Lower commodity prices are moderating farmland values through the midsection of the U.S., according to a new report from AgriBank, one of the largest banks within the national Farm Credit System.
The report provides an overview of farmland values across the 15-state AgriBank District, including differences by sector and by state. It also reports the latest data on cash rents and looks ahead to how cropland values may fare in the future.
- Farmland values moderating: District average cropland and pastureland values slowed in growth, but did not decline, in 2015, driven by considerably lower commodity prices that result in lower net farm incomes in the grains and oilseeds sector.
- •Cash rents down for cropland, up for pastureland: District average cash rents for cropland declined for the first time in over 20 years, while District average cash rents for pastureland increased.
- AgriBank benchmark changes vary widely: District real estate values changed from -10.5% to 10.6% over the 12-month period ending June 30, 2015, according to the AgriBank District 2015 Benchmark Survey.
- Barometer of farmland values holds steady: The district's "implied" cropland capitalization rate holds virtually steady above the 10-year Treasury rate over recent years, indicating the market continues to build in a risk premium that exceeds the expected growth in returns to cropland.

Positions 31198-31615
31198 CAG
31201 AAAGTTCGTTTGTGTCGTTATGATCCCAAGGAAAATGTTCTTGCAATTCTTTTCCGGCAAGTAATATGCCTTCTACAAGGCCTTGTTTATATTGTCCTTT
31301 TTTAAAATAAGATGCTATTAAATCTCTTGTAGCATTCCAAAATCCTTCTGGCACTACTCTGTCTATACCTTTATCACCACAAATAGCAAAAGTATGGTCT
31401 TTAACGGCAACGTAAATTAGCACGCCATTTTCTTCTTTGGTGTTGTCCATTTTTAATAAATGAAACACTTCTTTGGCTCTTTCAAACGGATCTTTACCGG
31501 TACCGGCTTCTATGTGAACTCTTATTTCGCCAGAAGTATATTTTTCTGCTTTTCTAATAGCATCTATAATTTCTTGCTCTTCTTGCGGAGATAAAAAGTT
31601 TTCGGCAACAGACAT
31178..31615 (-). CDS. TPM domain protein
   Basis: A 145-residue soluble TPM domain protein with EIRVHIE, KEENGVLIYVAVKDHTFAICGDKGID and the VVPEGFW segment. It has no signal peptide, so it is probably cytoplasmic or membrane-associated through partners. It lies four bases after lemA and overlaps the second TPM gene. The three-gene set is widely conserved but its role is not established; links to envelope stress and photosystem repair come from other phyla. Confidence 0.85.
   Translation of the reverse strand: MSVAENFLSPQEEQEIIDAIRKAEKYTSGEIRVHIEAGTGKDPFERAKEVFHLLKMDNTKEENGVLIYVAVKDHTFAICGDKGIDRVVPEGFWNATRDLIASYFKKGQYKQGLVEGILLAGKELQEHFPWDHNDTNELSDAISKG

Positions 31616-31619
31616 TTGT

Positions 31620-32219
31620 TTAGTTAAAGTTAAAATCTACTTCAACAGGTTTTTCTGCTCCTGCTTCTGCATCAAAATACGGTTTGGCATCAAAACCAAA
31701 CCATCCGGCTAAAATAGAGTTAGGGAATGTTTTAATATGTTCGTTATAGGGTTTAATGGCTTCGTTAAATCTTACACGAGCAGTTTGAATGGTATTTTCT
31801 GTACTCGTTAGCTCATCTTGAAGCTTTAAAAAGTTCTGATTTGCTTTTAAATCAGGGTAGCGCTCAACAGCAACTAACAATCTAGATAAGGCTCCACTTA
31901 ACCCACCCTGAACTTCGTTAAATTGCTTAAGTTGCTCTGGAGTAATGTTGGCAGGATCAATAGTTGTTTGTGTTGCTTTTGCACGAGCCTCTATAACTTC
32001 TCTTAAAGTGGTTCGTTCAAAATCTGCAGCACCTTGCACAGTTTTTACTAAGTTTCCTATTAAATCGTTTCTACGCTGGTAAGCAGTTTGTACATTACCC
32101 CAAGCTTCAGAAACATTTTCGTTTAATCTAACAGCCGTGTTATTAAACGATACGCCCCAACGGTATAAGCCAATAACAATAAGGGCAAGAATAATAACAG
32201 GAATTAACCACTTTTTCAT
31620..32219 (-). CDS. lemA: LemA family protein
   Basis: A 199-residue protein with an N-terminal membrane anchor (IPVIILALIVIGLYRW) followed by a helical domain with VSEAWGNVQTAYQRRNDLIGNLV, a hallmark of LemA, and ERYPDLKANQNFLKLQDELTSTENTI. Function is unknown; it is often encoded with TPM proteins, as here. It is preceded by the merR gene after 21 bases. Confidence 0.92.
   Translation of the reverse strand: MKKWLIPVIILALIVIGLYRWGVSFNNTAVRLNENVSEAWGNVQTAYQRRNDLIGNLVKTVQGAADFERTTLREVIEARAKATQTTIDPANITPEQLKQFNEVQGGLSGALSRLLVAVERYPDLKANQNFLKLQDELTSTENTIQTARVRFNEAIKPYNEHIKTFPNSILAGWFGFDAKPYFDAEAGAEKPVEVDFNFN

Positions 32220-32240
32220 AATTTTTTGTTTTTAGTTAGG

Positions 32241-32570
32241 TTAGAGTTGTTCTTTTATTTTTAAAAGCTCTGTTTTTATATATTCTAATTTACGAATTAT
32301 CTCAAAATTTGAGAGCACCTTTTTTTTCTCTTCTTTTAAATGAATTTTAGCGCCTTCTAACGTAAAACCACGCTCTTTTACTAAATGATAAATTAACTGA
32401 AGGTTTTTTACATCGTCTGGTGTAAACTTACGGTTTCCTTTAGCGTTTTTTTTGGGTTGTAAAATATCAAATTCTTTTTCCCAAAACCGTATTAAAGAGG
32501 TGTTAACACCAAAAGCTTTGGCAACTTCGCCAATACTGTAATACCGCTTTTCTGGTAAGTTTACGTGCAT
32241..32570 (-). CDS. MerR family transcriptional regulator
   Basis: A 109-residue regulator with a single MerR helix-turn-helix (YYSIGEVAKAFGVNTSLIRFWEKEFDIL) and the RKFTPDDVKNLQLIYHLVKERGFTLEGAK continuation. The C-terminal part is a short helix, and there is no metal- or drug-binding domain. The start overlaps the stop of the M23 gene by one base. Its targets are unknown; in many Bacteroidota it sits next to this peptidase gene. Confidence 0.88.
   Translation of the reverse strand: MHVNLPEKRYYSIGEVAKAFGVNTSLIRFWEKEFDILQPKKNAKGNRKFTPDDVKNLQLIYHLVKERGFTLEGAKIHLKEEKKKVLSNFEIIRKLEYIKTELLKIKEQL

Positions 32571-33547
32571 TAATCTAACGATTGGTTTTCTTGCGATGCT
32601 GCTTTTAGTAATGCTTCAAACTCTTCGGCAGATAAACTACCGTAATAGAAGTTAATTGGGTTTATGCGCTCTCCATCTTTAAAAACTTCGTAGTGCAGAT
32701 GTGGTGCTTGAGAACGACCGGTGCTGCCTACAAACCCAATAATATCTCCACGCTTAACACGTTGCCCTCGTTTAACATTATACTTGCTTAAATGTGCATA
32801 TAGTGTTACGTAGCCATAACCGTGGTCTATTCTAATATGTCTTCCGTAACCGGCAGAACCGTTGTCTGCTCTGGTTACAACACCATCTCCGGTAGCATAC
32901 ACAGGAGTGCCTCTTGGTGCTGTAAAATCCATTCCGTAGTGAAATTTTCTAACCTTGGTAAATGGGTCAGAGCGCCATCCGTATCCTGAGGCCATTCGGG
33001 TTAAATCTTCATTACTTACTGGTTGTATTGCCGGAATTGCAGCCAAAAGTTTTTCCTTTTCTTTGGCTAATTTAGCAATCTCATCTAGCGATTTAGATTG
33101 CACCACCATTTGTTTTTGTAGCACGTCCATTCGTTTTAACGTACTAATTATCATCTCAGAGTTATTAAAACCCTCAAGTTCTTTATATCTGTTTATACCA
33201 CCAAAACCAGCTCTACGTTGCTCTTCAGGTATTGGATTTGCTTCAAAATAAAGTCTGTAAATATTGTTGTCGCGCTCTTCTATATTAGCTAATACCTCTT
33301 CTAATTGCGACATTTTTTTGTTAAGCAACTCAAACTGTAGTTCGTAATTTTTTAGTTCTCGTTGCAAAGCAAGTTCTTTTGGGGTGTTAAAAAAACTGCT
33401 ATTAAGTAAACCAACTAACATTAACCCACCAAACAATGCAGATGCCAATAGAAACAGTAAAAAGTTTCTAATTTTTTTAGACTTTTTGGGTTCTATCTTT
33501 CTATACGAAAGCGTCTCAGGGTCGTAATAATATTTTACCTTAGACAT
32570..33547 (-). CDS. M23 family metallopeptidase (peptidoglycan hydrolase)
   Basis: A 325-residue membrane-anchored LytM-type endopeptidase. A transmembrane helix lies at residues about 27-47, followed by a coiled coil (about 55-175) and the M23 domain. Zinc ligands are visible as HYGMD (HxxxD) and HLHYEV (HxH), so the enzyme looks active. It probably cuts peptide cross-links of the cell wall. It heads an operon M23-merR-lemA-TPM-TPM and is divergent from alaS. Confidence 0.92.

"States heavily concentrated in corn and soybean production experienced declines in cropland values, while values in states with more diversified crops, including wheat and rice, continued to increase, albeit at a more moderate pace," said Jeff Swanhorst, AgriBank executive vice president of credit and chief credit officer. "The outlook for most crop producers looks challenging for the next five years with most forecasters projecting corn and soybean prices to be at or near break-even levels. Producers may benefit from USDA commodity title programs that could be triggered by lower commodity prices. These programs, combined with disciplined risk management practices and the generally strong financial condition of borrowers comprising the district's crop portfolio, are expected to mitigate the initial impact."
Under the Farm Credit System's cooperative structure, AgriBank is primarily owned by 17 affiliated Farm Credit Associations, with more than $95 billion in total assets. The AgriBank District covers America's Midwest, a 15-state area stretching from Wyoming to Ohio and Minnesota to Arkansas. About half of the nation's cropland is located within the AgriBank District, providing the Bank and its Association owners with expertise in production agriculture. For more information, visit www.AgriBank.com.